Tuareg rebels are demanding greater autonomy
The authorities in Mali say the army has destroyed the most active Tuareg rebel group's main base.
The defence ministry said a number of rebels and weapons had been seized in the operation in Tinsalak, close to the border with Niger.
But the rebel group - led by Ibrahim Ag Bahanga - said the government had found a base abandoned six months ago.
The group did not join several other Tuareg factions which recently returned to peace talks with Mali's government.
The defence ministry statement said the base was destroyed on Monday and journalists would be invited to view it next week.
The BBC's Martin Vogl in the Malian capital, Bamako, says it is difficult to check claims from either side given that the site lies in a remote and sparsely inhabited desert.
But such a find would be a timely boost for the Malian army, our correspondent says, given that it celebrated its 48th anniversary on Tuesday.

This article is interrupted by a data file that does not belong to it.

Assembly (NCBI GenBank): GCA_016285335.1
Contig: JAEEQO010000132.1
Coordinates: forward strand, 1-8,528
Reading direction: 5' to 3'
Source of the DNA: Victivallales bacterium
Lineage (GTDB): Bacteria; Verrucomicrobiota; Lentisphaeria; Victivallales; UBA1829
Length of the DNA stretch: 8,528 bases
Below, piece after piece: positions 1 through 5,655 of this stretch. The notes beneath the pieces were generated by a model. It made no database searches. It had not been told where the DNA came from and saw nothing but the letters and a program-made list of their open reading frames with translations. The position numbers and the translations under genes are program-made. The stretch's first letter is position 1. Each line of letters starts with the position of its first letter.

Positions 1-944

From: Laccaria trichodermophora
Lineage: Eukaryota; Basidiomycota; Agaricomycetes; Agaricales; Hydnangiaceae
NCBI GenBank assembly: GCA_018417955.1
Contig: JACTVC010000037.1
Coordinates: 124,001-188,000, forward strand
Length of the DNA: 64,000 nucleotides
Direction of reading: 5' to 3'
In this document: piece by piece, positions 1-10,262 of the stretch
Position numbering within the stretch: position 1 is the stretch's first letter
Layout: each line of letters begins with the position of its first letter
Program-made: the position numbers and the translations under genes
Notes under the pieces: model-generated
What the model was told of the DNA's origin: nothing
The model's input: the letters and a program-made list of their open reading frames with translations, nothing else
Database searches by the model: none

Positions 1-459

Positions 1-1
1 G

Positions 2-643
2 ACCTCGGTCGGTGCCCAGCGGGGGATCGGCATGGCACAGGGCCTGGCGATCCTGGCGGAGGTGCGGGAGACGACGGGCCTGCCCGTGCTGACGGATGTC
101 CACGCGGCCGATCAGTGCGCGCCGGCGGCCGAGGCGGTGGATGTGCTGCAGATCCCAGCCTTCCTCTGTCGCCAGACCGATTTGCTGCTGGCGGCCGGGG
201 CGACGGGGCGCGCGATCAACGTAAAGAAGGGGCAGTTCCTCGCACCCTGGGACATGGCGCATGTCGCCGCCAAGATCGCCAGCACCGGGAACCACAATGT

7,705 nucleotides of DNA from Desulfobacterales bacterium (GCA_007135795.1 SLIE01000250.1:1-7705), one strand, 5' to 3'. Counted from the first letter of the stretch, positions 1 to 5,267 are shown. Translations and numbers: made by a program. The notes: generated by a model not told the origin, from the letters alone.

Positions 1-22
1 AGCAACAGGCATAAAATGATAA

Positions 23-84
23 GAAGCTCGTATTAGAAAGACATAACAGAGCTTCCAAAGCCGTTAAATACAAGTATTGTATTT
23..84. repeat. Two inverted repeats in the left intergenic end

Mali's President Amadou Toumani Toure marked the milestone by pledging that "all operational means will be mobilised" against the rebels.
Our correspondent says a showdown may be on the way as the president has been increasingly adopting a tough line since the rebels raided a military base in northern Mali last month leaving at least 20 people dead.
Both sides signed a peace deal in 2006 in Algiers, but clashes have continued in the north.
Under the agreement, the rebels were to drop their demand for autonomy in the Kidal region while the government pledged to speed up development in three northern regions of Mali.
Three rebel groups united and recently announced a return to the peace process, denouncing Ibrahim Ag Bahanga's group for refusing to commit to the talks.
The Tuaregs, a historically nomadic people living in the Sahara and Sahel regions of North Africa, have had militant groups in Mali and Niger engaged in sporadic armed struggles for several decades.